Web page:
(HealthDay News) — Daily insulin dose is associated with cancer risk among individuals with type 1 diabetes (T1D), according to a research letter published online July 28 in JAMA Oncology.

Wenjun Zhong, Ph.D., from Merck Research Labs in West Point, Pennsylvania, and Yuanjie Mao, M.D., Ph.D., from the Diabetes Institute at Ohio University in Athens, examined the incidence of cancer among individuals with T1D during a 28-year follow-up period.

The researchers used data for 1,441 patients in North America who were enrolled in the Diabetes Control and Complications Trial and the Epidemiology of Diabetes Interventions and Complications study. By year 18, 1,304 patients had completed the annual cancer history update. One patient was excluded due to a previous cancer diagnosis.


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The researchers found that 7 percent of patients in the cohort had cancer diagnoses after a total of 33,813 person-years of follow-up, with an incidence rate of 2.8 per 1,000 person-years. Of the 93 patients with cancer, 61 and 39 percent were female and male, respectively.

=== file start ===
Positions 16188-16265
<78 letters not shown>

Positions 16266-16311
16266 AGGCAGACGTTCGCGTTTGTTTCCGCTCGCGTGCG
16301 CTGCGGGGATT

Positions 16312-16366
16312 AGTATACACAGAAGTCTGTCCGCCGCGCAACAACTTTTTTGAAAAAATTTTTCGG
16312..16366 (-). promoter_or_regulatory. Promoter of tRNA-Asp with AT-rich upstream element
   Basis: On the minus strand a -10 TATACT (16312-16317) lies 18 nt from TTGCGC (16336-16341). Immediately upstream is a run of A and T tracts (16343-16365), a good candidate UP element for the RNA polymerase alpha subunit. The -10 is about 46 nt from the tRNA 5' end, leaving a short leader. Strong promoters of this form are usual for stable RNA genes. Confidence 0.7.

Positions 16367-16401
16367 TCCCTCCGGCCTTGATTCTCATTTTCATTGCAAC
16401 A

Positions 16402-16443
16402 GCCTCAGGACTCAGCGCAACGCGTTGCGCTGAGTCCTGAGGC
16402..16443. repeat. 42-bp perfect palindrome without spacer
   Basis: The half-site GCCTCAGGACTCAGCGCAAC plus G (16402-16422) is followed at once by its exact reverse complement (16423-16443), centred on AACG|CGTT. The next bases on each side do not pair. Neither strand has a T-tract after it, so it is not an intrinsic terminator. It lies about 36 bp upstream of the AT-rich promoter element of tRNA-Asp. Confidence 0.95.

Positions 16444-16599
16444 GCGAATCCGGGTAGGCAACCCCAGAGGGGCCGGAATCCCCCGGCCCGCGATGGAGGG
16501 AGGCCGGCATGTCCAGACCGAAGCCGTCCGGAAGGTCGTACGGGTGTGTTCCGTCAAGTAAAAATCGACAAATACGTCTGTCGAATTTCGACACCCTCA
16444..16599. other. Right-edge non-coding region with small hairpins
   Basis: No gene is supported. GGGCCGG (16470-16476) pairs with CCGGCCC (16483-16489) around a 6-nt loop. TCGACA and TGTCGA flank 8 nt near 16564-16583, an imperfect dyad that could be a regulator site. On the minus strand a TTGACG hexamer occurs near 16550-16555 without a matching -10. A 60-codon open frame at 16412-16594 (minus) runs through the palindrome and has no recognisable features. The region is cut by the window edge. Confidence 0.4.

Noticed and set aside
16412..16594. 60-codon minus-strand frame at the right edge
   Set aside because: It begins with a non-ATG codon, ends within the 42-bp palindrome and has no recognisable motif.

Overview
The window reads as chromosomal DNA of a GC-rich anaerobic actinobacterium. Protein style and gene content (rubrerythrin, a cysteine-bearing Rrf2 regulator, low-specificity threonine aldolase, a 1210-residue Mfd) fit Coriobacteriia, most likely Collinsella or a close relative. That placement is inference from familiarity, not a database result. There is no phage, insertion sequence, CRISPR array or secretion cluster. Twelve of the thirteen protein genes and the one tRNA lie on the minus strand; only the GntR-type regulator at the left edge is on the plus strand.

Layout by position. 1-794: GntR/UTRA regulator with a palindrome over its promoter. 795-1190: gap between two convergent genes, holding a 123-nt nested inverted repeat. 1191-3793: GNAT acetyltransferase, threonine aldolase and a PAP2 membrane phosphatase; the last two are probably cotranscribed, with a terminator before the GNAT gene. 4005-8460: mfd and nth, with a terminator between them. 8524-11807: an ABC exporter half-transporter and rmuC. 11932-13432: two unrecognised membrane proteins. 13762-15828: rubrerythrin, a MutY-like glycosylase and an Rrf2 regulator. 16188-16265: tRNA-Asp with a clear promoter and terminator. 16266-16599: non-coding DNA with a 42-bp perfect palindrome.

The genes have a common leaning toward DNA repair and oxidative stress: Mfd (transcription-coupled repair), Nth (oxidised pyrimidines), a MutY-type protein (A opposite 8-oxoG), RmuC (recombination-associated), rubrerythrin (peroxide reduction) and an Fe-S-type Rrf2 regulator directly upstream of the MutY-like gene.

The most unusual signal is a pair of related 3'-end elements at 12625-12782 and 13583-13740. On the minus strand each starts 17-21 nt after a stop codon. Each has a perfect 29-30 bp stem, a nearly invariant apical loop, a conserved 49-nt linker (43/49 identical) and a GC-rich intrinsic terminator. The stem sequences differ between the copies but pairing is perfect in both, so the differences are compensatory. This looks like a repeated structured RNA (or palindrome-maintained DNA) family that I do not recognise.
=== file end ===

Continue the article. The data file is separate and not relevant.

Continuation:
Overall, 9, 33, and 58 percent developed cancer within 10 years, between 11 and 20 years, and between 21 and 28 years, respectively. In a multivariable model, daily insulin dose remained associated with cancer incidence (hazard ratio, 5.93). In the low-, medium-, and high-dose groups, cancer incidence was 2.11, 2.87, and 2.91 per 1,000 person-years, respectively.

“The association found may be subject to residual confounding and was not necessarily causal,” the authors write. “Larger studies in T1D are needed to validate this association.”

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